Julian and his little brother Huey are full of imagination that sometimes gets them into tight spots with their parents, but kids and adults will admire the courage with which they explore new ideas and experiences. This series is one of few gentle, positive portrayals of growing up black in America. The parents are individual characters with humor and imagination themselves. Any family would enjoy this series, which is targeted for seven to 12 year olds, but families of color (like mine) will e ...more
Ronda Fox
I read The Stories Julian Tells for a third grade class. Julian is African America, which is nice to see in elementary books because ti is fairly not too common. The stories mainly take place around Julian, his little brother named Huey, and their parent; the final story is Julian and his new friend Gloria. There is a strong loving relationship among the characters in this realistic fiction, but the boys do tease and trick each other like many real siblings. These are heartwarming stories. The s ...more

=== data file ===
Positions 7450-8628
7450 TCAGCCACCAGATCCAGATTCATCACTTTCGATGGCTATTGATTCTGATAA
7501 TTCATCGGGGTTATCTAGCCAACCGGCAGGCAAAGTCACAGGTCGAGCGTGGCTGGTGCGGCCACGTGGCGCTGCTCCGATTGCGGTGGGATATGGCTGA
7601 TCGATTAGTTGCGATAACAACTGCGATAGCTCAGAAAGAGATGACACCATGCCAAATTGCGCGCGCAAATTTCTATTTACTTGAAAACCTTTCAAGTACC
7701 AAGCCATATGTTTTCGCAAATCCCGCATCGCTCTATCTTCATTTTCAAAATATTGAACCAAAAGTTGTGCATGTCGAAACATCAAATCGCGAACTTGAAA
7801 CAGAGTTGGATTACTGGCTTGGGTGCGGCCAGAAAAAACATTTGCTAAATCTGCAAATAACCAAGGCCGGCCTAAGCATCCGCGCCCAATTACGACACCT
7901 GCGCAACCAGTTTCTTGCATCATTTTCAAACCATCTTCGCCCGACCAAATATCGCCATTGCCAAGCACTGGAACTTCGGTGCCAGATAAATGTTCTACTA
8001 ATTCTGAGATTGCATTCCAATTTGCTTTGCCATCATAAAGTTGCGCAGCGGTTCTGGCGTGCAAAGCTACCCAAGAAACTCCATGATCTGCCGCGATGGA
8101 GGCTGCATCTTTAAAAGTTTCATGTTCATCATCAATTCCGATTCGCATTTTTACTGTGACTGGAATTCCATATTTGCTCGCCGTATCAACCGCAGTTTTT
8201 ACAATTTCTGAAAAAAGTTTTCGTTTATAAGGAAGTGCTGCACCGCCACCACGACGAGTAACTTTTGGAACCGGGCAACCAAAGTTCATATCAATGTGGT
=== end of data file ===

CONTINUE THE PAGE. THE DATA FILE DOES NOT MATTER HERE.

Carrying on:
Amanda Harris
Julian tells many stories, some are exaggerations, some are fibs, and some are the whimsical perspective of Julian and how he sees life. However, all are in good fun and leave you with a smile on your face. I especially love the story about Julian's tooth being loose and his dad offering many ways to help it out. I feel like all kids can relate to these stories and that's why it will never go out of style! I read this book as a child and reread it as an adult. I remember really liking the book a ...more